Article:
Drawing on his field work analysing the rituals of the Kabyle people in Algeria, Bourdieu concluded that practical judgement occurs with improvisation on and around the habitus:

“…only a virtuoso with perfect command of his ‘art of living’ can play on all the resources inherent in the ambiguities and uncertainties of behaviour and situation in order to produce the actions appropriate to each case, to do that of which people will say “There was nothing else to be done”, and do it the right way.”

Social practice for Bourdieu is ‘the art of the necessary improvisation’, the iterative patterning of mutual adaptation within the constraints of the habitus, which I am claiming as a theory of emergence, when unplanned emergent novelty grounded in paradox arises between social actors. For Bourdieu, as for Mead, this improvisation is never something one can get on top of and master. We become aware of it only through reflexivity, after the event, and is not reducible to if-then causality:

“This paradoxical logic is that of all practice, or rather of all practical sense. Caught up in ‘the matter in hand’, totally present in the present and in the practical functions that it finds there in the form of objective potentialities they contain; it can only discover them by enacting them, unfolding them in time.”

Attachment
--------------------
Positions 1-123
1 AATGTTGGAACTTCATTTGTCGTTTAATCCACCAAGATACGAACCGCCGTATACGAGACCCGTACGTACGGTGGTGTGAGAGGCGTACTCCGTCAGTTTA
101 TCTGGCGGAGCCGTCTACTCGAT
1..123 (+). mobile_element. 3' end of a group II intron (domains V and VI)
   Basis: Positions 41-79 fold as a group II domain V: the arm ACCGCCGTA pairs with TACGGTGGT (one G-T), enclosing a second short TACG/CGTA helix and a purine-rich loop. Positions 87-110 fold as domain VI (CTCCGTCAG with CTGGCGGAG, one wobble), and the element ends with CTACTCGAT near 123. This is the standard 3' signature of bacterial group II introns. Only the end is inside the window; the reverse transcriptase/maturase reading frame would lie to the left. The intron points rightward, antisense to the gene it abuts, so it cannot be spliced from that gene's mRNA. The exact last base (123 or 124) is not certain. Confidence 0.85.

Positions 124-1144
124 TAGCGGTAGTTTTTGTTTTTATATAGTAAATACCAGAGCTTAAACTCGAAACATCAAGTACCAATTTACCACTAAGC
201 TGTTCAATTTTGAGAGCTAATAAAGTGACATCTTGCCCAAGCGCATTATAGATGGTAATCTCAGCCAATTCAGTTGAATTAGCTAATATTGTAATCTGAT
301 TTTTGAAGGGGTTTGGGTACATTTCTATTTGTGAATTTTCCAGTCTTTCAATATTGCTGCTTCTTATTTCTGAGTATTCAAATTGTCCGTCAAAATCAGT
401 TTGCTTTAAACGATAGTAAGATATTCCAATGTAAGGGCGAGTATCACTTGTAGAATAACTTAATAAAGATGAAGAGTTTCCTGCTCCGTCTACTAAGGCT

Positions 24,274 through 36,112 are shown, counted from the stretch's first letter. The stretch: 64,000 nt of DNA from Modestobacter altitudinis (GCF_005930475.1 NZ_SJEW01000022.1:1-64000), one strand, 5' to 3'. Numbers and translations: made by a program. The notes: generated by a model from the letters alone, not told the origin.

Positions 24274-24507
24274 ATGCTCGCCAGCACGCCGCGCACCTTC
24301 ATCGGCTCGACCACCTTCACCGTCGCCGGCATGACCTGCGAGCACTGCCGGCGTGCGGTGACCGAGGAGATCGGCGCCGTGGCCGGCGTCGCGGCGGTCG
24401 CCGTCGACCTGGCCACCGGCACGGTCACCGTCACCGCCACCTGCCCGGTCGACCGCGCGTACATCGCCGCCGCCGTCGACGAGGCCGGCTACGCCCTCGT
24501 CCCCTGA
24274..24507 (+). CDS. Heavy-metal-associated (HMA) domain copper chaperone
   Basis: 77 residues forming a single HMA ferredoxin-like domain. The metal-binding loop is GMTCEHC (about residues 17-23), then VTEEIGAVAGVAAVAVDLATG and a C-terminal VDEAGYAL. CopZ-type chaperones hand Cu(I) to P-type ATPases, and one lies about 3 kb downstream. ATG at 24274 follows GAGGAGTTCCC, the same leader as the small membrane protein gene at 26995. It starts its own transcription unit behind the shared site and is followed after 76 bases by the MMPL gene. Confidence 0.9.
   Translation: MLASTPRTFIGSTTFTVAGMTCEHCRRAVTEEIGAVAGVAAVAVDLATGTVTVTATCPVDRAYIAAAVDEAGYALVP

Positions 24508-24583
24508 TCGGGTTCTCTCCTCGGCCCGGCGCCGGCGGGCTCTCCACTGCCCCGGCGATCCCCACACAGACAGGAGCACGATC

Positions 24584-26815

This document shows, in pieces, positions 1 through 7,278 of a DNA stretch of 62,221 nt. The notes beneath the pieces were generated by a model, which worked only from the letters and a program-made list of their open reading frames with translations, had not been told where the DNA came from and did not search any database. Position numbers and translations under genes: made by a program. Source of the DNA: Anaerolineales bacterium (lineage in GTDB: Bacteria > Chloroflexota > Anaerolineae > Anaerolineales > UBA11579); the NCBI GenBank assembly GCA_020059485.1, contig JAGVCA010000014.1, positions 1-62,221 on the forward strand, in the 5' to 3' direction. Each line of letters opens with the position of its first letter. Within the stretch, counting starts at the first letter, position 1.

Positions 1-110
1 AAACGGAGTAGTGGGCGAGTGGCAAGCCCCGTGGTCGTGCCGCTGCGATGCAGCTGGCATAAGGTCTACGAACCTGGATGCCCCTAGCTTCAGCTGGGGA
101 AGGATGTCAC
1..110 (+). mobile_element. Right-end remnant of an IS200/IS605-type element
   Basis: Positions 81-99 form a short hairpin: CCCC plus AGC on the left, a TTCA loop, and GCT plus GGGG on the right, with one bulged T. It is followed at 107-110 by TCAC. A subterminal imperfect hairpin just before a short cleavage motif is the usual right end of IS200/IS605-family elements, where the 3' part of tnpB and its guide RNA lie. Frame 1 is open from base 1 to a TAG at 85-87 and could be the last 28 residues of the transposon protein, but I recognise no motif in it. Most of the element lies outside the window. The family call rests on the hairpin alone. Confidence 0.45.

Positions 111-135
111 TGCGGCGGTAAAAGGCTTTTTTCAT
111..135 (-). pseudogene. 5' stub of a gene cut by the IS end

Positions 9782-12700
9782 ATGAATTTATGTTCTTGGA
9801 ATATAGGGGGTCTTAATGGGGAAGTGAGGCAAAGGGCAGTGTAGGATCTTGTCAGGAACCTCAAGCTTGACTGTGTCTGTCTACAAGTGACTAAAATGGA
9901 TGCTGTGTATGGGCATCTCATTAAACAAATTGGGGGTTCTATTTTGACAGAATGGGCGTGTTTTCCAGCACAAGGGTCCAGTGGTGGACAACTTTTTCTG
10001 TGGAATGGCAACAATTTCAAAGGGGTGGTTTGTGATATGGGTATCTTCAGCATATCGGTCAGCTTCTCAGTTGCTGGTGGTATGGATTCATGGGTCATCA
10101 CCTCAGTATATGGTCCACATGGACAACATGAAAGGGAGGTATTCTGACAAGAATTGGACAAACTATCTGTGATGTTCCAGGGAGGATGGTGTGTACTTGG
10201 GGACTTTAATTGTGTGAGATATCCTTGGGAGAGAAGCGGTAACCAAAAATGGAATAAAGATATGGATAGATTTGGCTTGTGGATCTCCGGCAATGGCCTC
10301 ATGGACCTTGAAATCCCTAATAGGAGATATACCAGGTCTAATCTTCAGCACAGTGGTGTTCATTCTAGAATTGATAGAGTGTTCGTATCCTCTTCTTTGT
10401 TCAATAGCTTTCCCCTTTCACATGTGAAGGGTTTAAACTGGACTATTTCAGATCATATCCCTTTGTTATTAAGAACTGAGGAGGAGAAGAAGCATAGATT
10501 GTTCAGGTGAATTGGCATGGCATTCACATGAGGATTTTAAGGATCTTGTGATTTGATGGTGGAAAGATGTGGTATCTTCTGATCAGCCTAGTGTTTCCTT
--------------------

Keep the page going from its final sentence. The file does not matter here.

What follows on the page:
Bourdieu suggests that practice, or the equivalent for Mead would be the cycle of gesture and response, are temporally bound. We cannot be aware of how we will respond until after we have responded, which in turn informs the next response in an endless chain of interactions. It is impossible to identify the genesis in terms of which gesture led to which response. To respond to others is to make evaluative judgements which we are not conscious of in the moment, although they will be informed by past judgements and the habitus in which we find ourselves. Although absolutely any response is impossible, what the actual response will be is unpredictable, even to ourselves. But the making of such judgements, the exercise of value-creation, is what makes us human since it is part of the formation of mind and self-consciousness. Causality becomes a matter of inter-subjective interpretation.

I am bringing in Bourdieu’s theory of habitus to make a parallel with the mathematical models of Allen and Hedström, arguing that it offers a similar interpretation of how individuals are constantly adapting to others in local interaction, within a broader population we call society. Individual activity is possible and intelligible because it is informed by a previous history of activity, while it in turn influences what is currently happening, which we will later interpret as history. Yet further interaction may lead us to reinterpret our history, and so on, and so on. Individual activity is constrained and informed by the activity of others, but there are sufficient ambiguities and possibilities to allow for spontaneous improvisation locally.